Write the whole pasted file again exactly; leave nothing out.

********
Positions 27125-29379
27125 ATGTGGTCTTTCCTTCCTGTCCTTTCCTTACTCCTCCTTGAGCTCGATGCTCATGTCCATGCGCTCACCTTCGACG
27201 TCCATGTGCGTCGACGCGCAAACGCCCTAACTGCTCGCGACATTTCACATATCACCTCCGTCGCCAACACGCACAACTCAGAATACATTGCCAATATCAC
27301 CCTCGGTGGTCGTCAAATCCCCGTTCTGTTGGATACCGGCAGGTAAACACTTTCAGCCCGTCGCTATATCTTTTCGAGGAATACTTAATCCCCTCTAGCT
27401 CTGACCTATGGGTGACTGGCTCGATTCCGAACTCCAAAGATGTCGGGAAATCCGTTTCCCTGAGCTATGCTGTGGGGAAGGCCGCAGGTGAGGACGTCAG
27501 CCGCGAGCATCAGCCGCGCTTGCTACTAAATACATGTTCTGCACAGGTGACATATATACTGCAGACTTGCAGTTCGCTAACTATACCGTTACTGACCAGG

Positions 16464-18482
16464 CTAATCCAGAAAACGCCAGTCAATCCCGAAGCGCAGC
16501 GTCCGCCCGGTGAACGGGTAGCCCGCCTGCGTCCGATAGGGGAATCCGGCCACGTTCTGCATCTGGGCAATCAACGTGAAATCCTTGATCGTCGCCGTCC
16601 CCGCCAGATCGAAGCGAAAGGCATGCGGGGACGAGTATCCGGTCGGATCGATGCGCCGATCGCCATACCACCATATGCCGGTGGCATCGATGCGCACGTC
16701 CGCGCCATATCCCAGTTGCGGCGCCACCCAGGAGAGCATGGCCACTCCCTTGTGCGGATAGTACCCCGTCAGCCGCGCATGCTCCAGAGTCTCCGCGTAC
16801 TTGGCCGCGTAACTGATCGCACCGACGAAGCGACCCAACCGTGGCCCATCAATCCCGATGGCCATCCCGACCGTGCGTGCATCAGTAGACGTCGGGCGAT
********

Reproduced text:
Positions 27125-29379
27125 ATGTGGTCTTTCCTTCCTGTCCTTTCCTTACTCCTCCTTGAGCTCGATGCTCATGTCCATGCGCTCACCTTCGACG
27201 TCCATGTGCGTCGACGCGCAAACGCCCTAACTGCTCGCGACATTTCACATATCACCTCCGTCGCCAACACGCACAACTCAGAATACATTGCCAATATCAC
27301 CCTCGGTGGTCGTCAAATCCCCGTTCTGTTGGATACCGGCAGGTAAACACTTTCAGCCCGTCGCTATATCTTTTCGAGGAATACTTAATCCCCTCTAGCT
27401 CTGACCTATGGGTGACTGGCTCGATTCCGAACTCCAAAGATGTCGGGAAATCCGTTTCCCTGAGCTATGCTGTGGGGAAGGCCGCAGGTGAGGACGTCAG
27501 CCGCGAGCATCAGCCGCGCTTGCTACTAAATACATGTTCTGCACAGGTGACATATATACTGCAGACTTGCAGTTCGCTAACTATACCGTTACTGACCAGG

Positions 16464-18482
16464 CTAATCCAGAAAACGCCAGTCAATCCCGAAGCGCAGC
16501 GTCCGCCCGGTGAACGGGTAGCCCGCCTGCGTCCGATAGGGGAATCCGGCCACGTTCTGCATCTGGGCAATCAACGTGAAATCCTTGATCGTCGCCGTCC
16601 CCGCCAGATCGAAGCGAAAGGCATGCGGGGACGAGTATCCGGTCGGATCGATGCGCCGATCGCCATACCACCATATGCCGGTGGCATCGATGCGCACGTC
16701 CGCGCCATATCCCAGTTGCGGCGCCACCCAGGAGAGCATGGCCACTCCCTTGTGCGGATAGTACCCCGTCAGCCGCGCATGCTCCAGAGTCTCCGCGTAC
16801 TTGGCCGCGTAACTGATCGCACCGACGAAGCGACCCAACCGTGGCCCATCAATCCCGATGGCCATCCCGACCGTGCGTGCATCAGTAGACGTCGGGCGAT